Boeing 737 MAX, US Shutdown and the FAA under Trump

A year later, in an era of unprecedented aviation security, two new Boeing 737 Max planes have crashed in just five months, killing nearly 350 people, and shining a spotlight on the Federal Aviation Administration (FAA), the US regulator that sets the standard for airline safety around the world and certifies plane design at Boeing, the world’s largest manufacturer of jet planes.

Like many US federal agencies under Trump, the FAA isn’t operating under optimal conditions to deal with a big issue like the two Boeing crashes. It hasn’t had a permanent top official for 14 months, the White House pushed gutting its employees and trimming budgets for two years in a row, and the recent government shutdown delayed officials’ approval of safety upgrades.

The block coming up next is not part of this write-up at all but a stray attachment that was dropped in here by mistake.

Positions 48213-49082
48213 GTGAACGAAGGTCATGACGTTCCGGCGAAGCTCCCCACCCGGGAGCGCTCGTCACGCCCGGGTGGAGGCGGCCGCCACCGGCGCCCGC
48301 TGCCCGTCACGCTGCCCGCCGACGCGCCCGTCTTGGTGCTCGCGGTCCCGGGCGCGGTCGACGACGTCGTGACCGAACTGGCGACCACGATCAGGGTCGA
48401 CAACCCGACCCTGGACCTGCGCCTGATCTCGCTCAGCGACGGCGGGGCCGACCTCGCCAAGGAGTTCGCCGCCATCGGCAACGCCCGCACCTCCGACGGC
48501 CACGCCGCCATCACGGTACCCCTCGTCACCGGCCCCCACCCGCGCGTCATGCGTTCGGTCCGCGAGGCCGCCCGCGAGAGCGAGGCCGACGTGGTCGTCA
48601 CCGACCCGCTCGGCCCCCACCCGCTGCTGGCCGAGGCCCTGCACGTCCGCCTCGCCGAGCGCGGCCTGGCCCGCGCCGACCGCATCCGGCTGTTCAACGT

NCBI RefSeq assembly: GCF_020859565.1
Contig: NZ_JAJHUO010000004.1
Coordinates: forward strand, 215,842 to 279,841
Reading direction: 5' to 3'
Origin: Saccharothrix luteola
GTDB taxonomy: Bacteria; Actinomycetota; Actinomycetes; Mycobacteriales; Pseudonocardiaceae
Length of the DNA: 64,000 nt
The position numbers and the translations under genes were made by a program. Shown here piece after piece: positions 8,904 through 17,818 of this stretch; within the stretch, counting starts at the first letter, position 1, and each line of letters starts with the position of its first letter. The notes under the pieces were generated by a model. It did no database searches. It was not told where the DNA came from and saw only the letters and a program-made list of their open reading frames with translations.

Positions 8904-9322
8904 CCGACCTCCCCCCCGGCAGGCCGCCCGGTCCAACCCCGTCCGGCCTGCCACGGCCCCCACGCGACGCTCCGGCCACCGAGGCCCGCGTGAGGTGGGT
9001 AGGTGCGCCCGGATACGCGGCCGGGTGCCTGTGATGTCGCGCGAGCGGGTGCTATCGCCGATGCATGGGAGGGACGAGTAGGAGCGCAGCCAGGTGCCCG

The Boeing 737 MAX was born out of fierce competition with European Airbus, the aviation market and major airliners due to renew their fleet wanted a more fuel-efficient aircraft at current technology-price.  This Clip from The Air Current explains airplane development at Boeing for the 737 Max:

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The President puts it this way on Twitter:

Shortly after this tweet, Boeing CEO Dennis Muilenburg in a phone conversation reassured President Donald Trump that the Boeing 737 MAX aircraft is safe, the company confirmed. Muilenburg’s reassurance is something that past presidents might have looked to the FAA to do.

The White House has floated the idea of Trump’s personal pilot since 1989, John Dunkin, to head the $17.5 billion budget, 45,000-person agency; Congress members pushed back, suggesting his lack of appropriate experience meant he’d never be confirmed.


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